We all are (for the most part) fully attuned to the essential realities of this life that we are given. Between the two hard known facts known as birth and death lie years of childhood, advanced childhood – widely known as the terrible teens, early adulthood, the lightening shock of actual adulthood and finally the realization of our mortality is presented to us in the form of numerous physical ailments.
While we may not have any control over the relentless pace of time, there is an increasing sense of recognition of the fact that we actually have more control over the mental and physical states we experience than we think. Scientific and anecdotal evidence is now more than ever corroborating the age-old wisdom of “mind over matter”, and it is now up to us to take part in the forward evolution of humanity to a point where through the power of our very own minds and thoughts, we can actually influence the internal health of our body and perhaps even actively take part in shaping our present and future!
Amongst many of the common ailments experienced as a result of aging, trouble sleeping and insomnia seem to be problems that everyone has or will experience at some stage in life. Whether it’s just those extra 30 minutes of rolling around in bed despite feeling physical exhaustion and fatigue, or more serious sleep illnesses like insomnia; disruption of restful sleep hours can be an intensely frustrating experience, and can have far reaching effects on other aspects of our mental and physical health. Some of the physical and mental ailments associated with lack of sleep include fatigue, depression, anxiety, faster signs of aging and compromised immunity as most of our cell repair processes take place during sleep.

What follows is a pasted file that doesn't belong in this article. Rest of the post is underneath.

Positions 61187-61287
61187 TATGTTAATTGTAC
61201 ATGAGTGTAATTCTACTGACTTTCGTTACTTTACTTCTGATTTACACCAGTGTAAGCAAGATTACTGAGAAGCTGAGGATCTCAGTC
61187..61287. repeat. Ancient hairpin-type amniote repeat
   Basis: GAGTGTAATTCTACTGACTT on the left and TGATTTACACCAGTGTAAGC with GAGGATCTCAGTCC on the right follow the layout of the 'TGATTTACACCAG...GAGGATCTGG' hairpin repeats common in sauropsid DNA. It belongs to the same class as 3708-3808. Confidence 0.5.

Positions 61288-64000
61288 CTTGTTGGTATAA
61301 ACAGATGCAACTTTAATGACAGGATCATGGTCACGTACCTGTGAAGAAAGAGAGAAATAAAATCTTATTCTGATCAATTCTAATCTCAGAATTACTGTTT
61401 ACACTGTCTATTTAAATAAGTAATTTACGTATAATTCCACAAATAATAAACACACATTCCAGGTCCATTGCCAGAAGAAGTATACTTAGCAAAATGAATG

It seems that as most of us age and every day worries and anxieties about the past and future creep in to our consciousness, sleep is rendered a distant dream. Considering the modern pace of life and mounting social and personal pressures, the number of people afflicted with sleep ailments is only bound to increase. It is no wonder that sleep medication is stocked like apples across households, and every other day we get to hear of different kinds of herbal teas and remedies to finally get our sleep back- a natural process of our body is thus reduced to something unnatural.
This is problematic for several reasons. Sleeping pills, which can work for short term usages, actually have a whole slew of negative side effects upon long term use, including higher risk of cancer, amnesia and upon ingesting particularly high doses, death! While herbal remedies are a safer option, their potency is questionable when it comes to more serious sleep disorders.
So what can we do to get our sleep back and consequently improve our physical and mental states?
Meditation is already widely known to help ease tension, anxiety and depression, and since scientists consider insomnia as directly related to hyper mental activity or stress through out the day, it seems only intuitive that it would be useful for improved sleep as well. There is increasing evidence for the use of mindfulness mediation as a way of treating chronic and temporary sleep disorders. While this maybe a form of sleep therapy too simple for cynics, there is thankfully amazing scientific evidence to support the wonderful effects of meditation not only as a means of heightening our sense of awareness and perception during waking hours but also for getting a restful night’s sleep and treating long term sleep disorders.
The American Academy for Sleep Medicine recently conducted a study on a group of people suffering from chronic insomnia to test the affects of regular mediation on their condition. After 2 months, the scientist found that the patients experienced reduced sleep latency, increased total sleep time, delayed wake after sleep onset and better sleep quality. Not only this but the patients also experienced increased mood stability and alertness during their waking hours!